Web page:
Renting to smokers

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    Renting to smokers

    Hi, I have a property that is currently on the market. One of the potential tenants has told me that he is a smoker, but promised to smoke outside the property. My concern is that if he does smoke in the house, it will be difficult for me to do anything about it.

    Can I seek the forum members' opinion on renting to smokers? Is it a strictly no? What's the estimated cost of restoring a property previously inhabited by smokers? Thank you.

    #2
    I have done it with a rent uplift. I divided the cost of redecorating by the number of months of the tenancy, and added that to the rent. Tenant seems to have thought it was fair enough, as they agreed this.

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      #3
      Ditto (although it's still too soon to know if it covered the cost, as I only do six month's tenancies and I spread the cost over 18 months.)

      I think it's good to find a tenant who'll own up, to be honest.
      Smokers are addicts and will go from always smoking outside to smoking in the doorway, through a window, with the window open and then, noticing the damage is done, inside because it can't get any worse.
      When I post, I am expressing an opinion - feel free to disagree, I have been wrong before.
      Please don't act on my suggestions without checking with a grown-up (ideally some kind of expert).

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        #4
        Thank you for the reply. What's the estimated cost of redecorating, assuming tenant smokes in the house? I have read on some websites that it can cost 10k or more, due to nicotine stains getting into paint, furniture, carpet, wood etc, which sounds like a lot to pay for renting to smokers...

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          #5
          It depends on the property.

          Carpets are an unknown - usually a good professional clean will be enough (but not for several years heavy smoking).
          Painting the walls and gloss usually hides the smell of smoke with a new paint smell.

          Some people will never be happy once a place has had a smoker.
          When I post, I am expressing an opinion - feel free to disagree, I have been wrong before.
          Please don't act on my suggestions without checking with a grown-up (ideally some kind of expert).

          Comment


            #6
            Oh, well I wouldn't be renting furnished. As long as the carpet isn't burnt, it can probably be cleaned for a hundred'ish.

            Ask your decorator who painted for you the last time?

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              #7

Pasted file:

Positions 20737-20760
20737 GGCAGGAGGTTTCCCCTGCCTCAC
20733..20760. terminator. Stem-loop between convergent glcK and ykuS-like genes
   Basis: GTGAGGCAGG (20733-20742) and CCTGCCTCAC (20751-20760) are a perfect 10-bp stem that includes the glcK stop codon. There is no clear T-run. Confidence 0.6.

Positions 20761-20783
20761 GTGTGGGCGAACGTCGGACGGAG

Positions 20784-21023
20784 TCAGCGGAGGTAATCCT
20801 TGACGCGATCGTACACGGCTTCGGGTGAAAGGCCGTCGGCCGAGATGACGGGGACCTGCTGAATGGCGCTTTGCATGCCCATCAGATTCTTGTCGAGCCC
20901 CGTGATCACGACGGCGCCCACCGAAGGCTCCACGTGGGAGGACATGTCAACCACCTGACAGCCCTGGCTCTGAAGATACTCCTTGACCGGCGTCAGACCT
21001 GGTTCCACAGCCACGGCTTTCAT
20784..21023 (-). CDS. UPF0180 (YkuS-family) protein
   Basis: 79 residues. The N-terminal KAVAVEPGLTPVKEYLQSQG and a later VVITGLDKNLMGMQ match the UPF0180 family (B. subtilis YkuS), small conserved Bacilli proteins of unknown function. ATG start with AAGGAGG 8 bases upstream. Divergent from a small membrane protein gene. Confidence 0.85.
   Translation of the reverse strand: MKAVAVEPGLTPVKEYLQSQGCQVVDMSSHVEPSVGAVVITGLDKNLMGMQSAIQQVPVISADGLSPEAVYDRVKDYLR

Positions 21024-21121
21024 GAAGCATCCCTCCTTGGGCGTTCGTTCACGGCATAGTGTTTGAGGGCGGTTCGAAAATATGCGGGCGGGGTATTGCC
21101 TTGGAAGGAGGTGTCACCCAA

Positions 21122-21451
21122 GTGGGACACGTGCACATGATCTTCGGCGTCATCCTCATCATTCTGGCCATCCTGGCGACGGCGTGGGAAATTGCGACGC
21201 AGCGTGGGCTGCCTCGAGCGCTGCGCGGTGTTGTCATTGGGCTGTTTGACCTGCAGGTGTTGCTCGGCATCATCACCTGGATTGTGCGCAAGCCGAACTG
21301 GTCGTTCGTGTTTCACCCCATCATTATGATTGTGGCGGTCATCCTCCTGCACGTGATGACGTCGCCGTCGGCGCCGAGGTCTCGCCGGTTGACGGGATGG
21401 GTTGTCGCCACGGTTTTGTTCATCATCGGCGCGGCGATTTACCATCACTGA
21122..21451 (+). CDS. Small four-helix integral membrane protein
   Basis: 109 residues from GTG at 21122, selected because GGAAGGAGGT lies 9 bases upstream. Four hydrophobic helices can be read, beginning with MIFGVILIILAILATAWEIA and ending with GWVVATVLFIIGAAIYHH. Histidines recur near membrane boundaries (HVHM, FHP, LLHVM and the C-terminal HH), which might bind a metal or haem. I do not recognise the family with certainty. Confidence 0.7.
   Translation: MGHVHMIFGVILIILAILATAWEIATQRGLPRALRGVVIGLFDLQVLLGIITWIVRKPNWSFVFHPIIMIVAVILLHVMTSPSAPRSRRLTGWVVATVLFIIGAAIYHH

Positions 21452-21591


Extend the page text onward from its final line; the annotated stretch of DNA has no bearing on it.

Originally posted by jpkeates View Post
              Carpets are an unknown - usually a good professional clean will be enough (but not for several years heavy smoking).
              Painting the walls and gloss usually hides the smell of smoke with a new paint smell.
              And after several years of being let, the carpets are probably due being replaced anyway.


              Originally posted by jpkeates View Post
              Some people will never be happy once a place has had a smoker.
              If its painted and cleaned right, they will never know.


              Redecoration cost would be similar as to a non smoker, decorator will need to undercoat with zinsser BIN or similar to block any smells/stains. Recently had one of our 3 bed semis decorated top to toe including doors (varnished pine) being taken off and painted white. This was £800 with an empty house (so he could come and go as he needed including all glosswork, ceilings etc. but get a local decorator in to quote.

              Budget for carpet replacement and make sure contract has a clause for a professional clean at the end of tenancy (as professionally cleaned carpets will do away with the smell).

              A good tenant will smoke outside like the say... But if its tipping it down, except door open with them poking their head out or some such...

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                #8
                I rented a newly refurbished studio to a smoker who promised me he would smoke in the garden. Two years later the flat was disgusting as not only had he smoked in the flat but he had his smoking friends in too. Filthy.

                Apart from redecorating and washing all the paintwork I had to throw out the new bed, curtains, carpet and even the underlay. The ceiling had suspended ceiling tiles which were stained brown. Just had them painted and hoped that would do. But the next tenant, and me, could still smell the nicotine so I had to get the ceiling tiles replaced as well.